Friday, November 28, 2008
Local police question FBI's "dangerous cities" crime data
Roanoke has ranked high on a list of raw FBI data that is used in comparing cities' crime rates.
Twice in the past four years, a publishing firm ranked Roanoke as Virginia's second-most dangerous city, stirring concerns among politicians and drawing skeptical dismissals from police.
This year, the city crime rankings released by CQ Press assign Roanoke the fifth-highest crime rate among Virginia cities, which on the surface appears to be a movement in the right direction.
But it's difficult to tell what any of the rankings really mean.
Tod Burke, a professor of criminal justice at Radford University, sees some merit in the numbers. "Roanoke looks like it's making some improvements in its community efforts to minimize crime," though the city still has work to do, he said.
Roanoke police Capt. Chris Perkins put it bluntly: "I don't put any stock into it. There's way too many cautionary issues."
To determine the nation's safest and most dangerous cities, CQ Press calculates each city's crime rate per 100,000 population for six categories using statistics that the localities report to the FBI. The six categories are murder, rape, robbery, aggravated assault, burglary and motor vehicle theft.
The totals in each category are based on crimes reported to police, not on charges filed or on convictions.
To arrive at the rankings, which previously were published by Morgan Quitno Press, cities were compared based on their crime rates and how they stack up to the national average for a particular crime category.
Based on the 2007 data, Roanoke's overall rank this year is 128 among 385 cities nationwide. According to the FBI data, the crime rates in Roanoke for murder, rape, aggravated assault and motor vehicle theft all decreased from 2006 to 2007, while the rates of robberies and burglaries increased.
Perkins pointed out that neither the rankings nor the FBI numbers they're based on take into account a number of factors, including the geographic areas the crimes occur in or the results of subsequent police investigations into the incidents.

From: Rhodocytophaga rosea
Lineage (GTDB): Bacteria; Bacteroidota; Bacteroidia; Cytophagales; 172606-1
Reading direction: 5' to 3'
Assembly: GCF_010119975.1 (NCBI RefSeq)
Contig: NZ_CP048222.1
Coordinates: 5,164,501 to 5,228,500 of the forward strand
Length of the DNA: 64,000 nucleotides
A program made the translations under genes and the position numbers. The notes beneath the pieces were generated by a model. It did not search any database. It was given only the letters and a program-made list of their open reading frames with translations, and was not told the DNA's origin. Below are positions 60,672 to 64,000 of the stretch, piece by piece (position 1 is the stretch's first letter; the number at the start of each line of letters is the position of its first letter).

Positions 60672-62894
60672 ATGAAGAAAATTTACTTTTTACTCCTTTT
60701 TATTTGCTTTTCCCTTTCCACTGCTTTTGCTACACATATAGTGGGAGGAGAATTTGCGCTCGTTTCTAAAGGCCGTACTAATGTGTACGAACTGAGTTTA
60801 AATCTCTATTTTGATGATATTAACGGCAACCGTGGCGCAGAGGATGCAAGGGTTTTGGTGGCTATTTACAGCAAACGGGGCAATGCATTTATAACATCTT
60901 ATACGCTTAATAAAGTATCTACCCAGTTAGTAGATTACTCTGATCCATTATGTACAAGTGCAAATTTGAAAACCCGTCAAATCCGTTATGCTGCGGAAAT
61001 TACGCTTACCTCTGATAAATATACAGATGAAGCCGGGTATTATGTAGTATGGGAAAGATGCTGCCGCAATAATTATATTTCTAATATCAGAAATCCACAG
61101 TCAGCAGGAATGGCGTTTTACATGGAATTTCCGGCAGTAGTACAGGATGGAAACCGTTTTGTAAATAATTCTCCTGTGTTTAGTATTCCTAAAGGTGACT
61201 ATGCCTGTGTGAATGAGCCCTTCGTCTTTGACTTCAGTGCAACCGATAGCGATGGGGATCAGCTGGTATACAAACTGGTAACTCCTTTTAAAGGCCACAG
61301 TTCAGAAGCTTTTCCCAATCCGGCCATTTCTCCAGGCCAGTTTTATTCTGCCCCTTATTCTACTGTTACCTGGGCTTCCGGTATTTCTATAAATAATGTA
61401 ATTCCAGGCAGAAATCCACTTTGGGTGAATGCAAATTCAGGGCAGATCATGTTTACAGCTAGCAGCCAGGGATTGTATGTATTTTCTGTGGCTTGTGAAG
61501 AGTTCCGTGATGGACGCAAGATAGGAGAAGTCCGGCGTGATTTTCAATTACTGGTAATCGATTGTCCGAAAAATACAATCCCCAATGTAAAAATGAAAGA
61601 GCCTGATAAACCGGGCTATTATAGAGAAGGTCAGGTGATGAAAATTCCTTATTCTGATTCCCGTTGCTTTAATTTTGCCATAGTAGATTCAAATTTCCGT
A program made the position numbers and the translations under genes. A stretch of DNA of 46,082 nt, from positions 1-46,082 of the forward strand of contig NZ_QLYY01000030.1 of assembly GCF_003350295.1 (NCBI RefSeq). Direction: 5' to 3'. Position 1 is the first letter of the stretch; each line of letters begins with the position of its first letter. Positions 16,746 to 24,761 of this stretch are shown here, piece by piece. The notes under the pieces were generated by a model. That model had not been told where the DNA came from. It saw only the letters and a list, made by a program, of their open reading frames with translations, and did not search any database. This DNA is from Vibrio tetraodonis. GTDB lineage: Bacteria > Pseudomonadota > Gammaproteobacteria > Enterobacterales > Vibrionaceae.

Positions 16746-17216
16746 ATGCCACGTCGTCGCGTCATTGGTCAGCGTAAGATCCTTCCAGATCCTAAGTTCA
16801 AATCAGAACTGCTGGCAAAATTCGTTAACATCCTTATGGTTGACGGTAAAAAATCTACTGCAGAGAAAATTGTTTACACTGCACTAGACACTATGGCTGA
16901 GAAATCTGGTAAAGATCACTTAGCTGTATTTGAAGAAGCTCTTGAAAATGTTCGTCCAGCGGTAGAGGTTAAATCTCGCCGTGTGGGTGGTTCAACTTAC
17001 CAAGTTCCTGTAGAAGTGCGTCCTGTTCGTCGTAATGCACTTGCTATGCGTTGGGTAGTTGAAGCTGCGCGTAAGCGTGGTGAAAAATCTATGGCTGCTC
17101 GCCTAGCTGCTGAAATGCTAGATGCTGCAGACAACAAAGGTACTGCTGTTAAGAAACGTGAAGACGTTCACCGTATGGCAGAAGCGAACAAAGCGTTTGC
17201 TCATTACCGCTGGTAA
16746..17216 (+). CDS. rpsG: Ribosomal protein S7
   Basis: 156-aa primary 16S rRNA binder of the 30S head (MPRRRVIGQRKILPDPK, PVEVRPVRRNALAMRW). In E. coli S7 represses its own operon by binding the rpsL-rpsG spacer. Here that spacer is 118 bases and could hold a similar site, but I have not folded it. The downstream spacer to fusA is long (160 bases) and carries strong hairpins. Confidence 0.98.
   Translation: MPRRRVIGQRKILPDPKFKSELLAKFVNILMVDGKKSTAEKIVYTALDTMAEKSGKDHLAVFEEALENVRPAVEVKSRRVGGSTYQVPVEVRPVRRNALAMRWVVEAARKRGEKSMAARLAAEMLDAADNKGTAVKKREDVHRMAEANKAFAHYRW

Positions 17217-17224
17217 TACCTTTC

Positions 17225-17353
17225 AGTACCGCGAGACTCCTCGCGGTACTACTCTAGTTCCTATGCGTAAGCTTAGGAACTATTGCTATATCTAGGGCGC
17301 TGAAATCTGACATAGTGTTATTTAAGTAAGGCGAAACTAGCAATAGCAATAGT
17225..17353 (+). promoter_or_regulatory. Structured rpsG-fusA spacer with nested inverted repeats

Perkins' concerns about the ranking system echo those expressed by city governments and law enforcement, including the FBI.
A warning on the FBI Web site reads: "Each year ... some entities use reported figures to compile rankings of cities and counties. These rough rankings provide no insight into the numerous variables that mold crime in a particular town, city, county, state, or region."
CQ Press acknowledges the limits inherent in the FBI data, company spokesman Ben Krasney said. "To the best of our knowledge, this is the national data set for crime statistics. We don't know of anything better to use," he said.
Critics have not come up with a better suggestion for producing crime rate comparisons among cities, he added.
"Some people find this useful information; others say it's hogwash. Our intention in publishing this book is to make this information available to the public," Krasney said.
Because many of the cities have crime rate scores that are just a few points apart, a slight change in the number of crimes reported can make a city appear to move dramatically up or down in ranking, he said.
According to the study, Roanoke's reported murder rate is below the national average, but the city's rate for reported rapes is about twice the national rate, Krasney said.
Burke has pointed out that such a statistic could mean more rapes are being properly reported.
A common criticism of the FBI's data stems from the fact that different cities classify crimes differently, and not all crimes fit easily into one of the designated categories.
"How do you label a home invasion?" Burke asked.
Still, he suggested that the numbers could be useful for a police department in determining what problems they might choose to focus on.
These rankings stirred considerable discussion in early 2005 and during the 2006 municipal elections. At that time, Roanoke was listed as the city with the second-highest crime rate in Virginia, behind Richmond.
During that same time, a Radford University professor conducted a study that found that the violent crime rate in Roanoke grew more from 1985 through 2003 than did the rates of Richmond, Alexandria, Norfolk and Virginia Beach.
In late 2006, although Roanoke dropped in the state rankings from second to fourth place, Roanoke Police Chief Joe Gaskins issued a four-page statement questioning the company's ranking system and elaborating on several of the department's crime-fighting and education initiatives.
In 2007, Roanoke again ranked second in the state. This year it has moved to fifth place.
"You really can't determine whether a city is safe or unsafe based on raw reported numbers," Perkins said. "We feel that we're a safe community, and this department is doing everything we can to maintain that."